The Linux kernel is the world’s largest collaborative development project. Almost 3,000 individual contributors work together to create and maintain an operating system kernel that works on everything from wristwatches and mobile phones to mainframes, along with all the peripherals imaginable for each platform. Linux creator Linus Torvalds sits at the top of a loose hierarchy of kernel maintainers and acts as final arbiter for what does or does not get included.
So how does one go about contributing a substantially new technology to the kernel?
Sage Weil was working on a distributed file system for Linux as part of his PhD research at University of California, Santa Cruz. This was before the advent of the buzzword “big data”, and therefore before things like Hadoop or Amazon’s S3. His research into distributed fault tolerance led him to the conclusion that the best way to manage a clustered filesystem was at the kernel layer, rather than higher up in userspace. He called his filesystem “Ceph” — a shortened version of Cephalopod — as a nod to the “highly parallel behavior of an octopus.”
Weil was no stranger to open source or the Linux community. In 1996 he was one of the founders of the web hosting company Dreamhost. As his research progressed, he knew he’d need to get his kernel components integrated upstream if they were to have any real chance of practical application: no one was likely to compile a custom kernel just for a clustered file system.
So Weil did what any good hacker would do: he joined a couple of kernel-related mailing lists and started watching how things work. He participated in small ways to slowly establish his name and reputation. He attended a couple of kernel workshops, and met kernel hackers in real life.
When the fruits of his research were ready for the public kernel, he followed the same patch submission processes that every other kernel hacker did. His patches were rejected the first couple of times, as seasoned kernel maintainers looked over the work. Weil reviewed their remarks, made suggested improvements, and submitted again.
While Weil was improving his clustered file system, Amazon rolled out their S3 storage offering. Hadoop rolled out their HDFS distributed storage. Other players came and went, mostly working in isolation and in userspace, above the kernel.
Finally, in March of 2010, Linus Torvalds merged the Ceph filesystem into the mainline kernel, making it almost immediately available to any Linux user who wanted to explore distributed file systems.
Weil hasn’t been sitting idle since that merge. He’s shepherded a group of Ceph developers together, while still working full-time at Dreamhost, and spun off a new company called Inktank to provide long-term support and consultation services to Ceph users. I spoke with Weil, and a few other Inktank employees about their short and long-term plans.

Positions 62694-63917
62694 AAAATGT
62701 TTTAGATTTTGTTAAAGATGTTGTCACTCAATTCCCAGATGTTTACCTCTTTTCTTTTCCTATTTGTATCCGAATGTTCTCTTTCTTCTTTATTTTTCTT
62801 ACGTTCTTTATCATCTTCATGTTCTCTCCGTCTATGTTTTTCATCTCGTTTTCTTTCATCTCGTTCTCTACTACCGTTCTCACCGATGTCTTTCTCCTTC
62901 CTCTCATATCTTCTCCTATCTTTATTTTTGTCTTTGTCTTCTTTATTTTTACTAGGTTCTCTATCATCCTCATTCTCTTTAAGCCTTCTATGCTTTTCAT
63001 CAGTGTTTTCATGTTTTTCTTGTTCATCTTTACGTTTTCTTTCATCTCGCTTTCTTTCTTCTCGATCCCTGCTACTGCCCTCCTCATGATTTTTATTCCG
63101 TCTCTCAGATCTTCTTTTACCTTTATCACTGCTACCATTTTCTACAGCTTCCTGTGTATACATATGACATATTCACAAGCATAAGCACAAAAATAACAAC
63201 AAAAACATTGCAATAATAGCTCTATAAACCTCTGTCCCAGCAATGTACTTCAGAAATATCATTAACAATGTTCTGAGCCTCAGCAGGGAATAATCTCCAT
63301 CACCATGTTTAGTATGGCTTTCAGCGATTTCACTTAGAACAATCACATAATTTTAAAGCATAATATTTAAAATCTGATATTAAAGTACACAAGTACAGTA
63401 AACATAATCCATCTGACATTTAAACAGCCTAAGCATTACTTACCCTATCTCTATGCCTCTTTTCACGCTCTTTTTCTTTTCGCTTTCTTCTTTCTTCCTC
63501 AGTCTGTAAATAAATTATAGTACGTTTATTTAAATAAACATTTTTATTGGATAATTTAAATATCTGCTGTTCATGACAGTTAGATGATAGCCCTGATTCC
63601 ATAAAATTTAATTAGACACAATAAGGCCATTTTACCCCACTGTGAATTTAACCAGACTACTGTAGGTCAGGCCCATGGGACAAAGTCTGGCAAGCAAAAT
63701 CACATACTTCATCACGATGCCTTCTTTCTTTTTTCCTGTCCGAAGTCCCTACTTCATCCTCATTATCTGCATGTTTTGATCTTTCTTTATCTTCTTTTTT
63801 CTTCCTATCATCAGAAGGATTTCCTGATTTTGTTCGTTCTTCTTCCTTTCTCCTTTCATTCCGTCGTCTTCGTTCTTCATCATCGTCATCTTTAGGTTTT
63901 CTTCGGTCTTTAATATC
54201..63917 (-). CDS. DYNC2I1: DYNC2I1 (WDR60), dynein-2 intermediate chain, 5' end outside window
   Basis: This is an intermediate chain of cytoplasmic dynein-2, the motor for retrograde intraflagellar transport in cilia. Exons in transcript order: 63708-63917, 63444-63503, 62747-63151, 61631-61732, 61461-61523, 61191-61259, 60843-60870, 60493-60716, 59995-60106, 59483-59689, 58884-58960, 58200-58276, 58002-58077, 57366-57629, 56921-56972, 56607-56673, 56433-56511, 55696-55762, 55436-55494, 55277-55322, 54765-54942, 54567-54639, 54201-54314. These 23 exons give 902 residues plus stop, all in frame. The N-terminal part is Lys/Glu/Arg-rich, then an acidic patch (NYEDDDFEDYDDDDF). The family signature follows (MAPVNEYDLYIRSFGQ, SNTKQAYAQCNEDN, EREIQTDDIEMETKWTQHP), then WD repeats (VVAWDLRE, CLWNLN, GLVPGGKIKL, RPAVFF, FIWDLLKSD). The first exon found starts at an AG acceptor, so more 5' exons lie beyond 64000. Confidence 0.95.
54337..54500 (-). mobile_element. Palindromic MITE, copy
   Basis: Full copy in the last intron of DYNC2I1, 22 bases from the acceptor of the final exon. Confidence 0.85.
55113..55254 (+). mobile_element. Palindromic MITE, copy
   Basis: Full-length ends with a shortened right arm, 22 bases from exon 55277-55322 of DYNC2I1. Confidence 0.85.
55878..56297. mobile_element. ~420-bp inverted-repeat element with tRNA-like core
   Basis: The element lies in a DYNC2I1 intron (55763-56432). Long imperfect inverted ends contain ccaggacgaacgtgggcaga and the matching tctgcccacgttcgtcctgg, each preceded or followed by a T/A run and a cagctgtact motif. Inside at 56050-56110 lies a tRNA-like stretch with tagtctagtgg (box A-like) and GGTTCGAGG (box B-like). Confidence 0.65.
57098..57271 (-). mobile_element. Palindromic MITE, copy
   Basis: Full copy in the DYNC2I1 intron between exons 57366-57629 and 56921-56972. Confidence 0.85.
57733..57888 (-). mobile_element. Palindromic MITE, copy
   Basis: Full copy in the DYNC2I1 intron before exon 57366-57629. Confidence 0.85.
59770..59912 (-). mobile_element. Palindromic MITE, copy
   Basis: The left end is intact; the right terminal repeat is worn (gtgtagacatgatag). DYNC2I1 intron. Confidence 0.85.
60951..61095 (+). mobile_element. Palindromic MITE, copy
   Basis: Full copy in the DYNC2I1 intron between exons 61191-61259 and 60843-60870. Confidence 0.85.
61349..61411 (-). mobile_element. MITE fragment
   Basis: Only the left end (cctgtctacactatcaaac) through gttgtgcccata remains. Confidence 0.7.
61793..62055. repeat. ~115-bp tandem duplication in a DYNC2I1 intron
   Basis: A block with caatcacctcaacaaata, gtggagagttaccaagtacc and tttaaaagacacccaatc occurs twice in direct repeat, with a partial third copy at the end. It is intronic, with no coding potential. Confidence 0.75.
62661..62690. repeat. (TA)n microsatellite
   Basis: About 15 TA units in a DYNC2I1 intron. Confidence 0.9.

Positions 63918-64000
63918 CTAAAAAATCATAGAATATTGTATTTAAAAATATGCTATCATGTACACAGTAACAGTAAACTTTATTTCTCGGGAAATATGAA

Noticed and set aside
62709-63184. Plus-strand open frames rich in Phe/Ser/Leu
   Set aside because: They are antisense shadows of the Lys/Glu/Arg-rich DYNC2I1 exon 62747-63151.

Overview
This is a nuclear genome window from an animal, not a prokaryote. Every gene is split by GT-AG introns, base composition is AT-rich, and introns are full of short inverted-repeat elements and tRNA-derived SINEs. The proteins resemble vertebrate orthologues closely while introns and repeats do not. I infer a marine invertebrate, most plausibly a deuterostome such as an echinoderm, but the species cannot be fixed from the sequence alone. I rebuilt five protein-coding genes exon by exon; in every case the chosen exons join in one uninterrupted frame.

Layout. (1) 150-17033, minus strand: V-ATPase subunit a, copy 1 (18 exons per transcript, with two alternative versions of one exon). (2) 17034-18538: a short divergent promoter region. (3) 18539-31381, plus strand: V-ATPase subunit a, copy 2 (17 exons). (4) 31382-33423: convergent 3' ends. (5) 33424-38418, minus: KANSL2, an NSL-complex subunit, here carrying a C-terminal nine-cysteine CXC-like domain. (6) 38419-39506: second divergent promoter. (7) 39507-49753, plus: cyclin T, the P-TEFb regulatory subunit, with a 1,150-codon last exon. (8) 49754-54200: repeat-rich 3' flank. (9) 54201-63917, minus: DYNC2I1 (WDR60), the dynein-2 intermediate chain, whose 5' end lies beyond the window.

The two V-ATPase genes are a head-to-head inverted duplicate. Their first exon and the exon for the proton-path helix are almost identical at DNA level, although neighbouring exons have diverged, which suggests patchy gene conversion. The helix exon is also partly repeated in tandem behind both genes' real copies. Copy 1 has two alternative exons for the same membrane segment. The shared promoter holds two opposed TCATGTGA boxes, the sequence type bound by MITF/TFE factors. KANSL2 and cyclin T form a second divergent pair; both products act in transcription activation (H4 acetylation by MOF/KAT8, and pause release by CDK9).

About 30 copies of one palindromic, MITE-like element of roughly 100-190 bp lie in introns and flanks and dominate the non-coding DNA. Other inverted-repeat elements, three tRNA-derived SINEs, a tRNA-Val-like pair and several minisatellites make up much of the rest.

Bryan Bogensberger, President and COO, and Ross Turk, VP of Community, both expressed excitement about what was to come. The Inktank developers are very cognizant that the Ceph technology is a stepping stone for other cool things — many of which they can’t even fathom yet. They are very intentional about nurturing future developments through Ceph, though.
How can a distributed file system spur new, unexpected developments you might be asking yourself? For one, the Ceph filesystem can be used as a drop-in replacement for HDFS in Hadoop clusters. This can, in the right circumstances, allow folks to concentrate less on the storage aspects of a cluster and more on the usage of that cluster. Ceph storage nodes are also fairly intelligent, and can run code against their locally stored objects independent of any kind of master control process. As an example, image files stored in a Ceph node can have thumbnails created by the node itself, rather than from a central batch processor. This means that those thumbnails could be created at the time the object is injected into the storage node, automatically. That’s a subtly powerful change to the standard storage workflow.
Ceph also implements full Amazon S3 API compatibility. Apps written for Amazon S3 should be fully functional with Ceph by simply updating the storage endpoint URL. Whether you’re looking to compete with Amazon S3, avoid the Amazon cloud hegemony, or push for open cloud standards, Ceph can help you out.
In many ways the story of Ceph is similar to the story of Linux: one guy scratching his own itch, mostly for academic purposes — and because he clearly saw a better way to do it. Neither was the direct result of corporate R&D investment, and both gained traction by embracing a community of like-minded developers based on the merits of the work itself. Ceph has a lot of potential to shake up the storage world, just as Linux shook up computing.
Inktank is currently hiring. If you’re interested in disrupting the traditional storage market in the way that Linux itself disrupted traditional UNIX computing, check them out.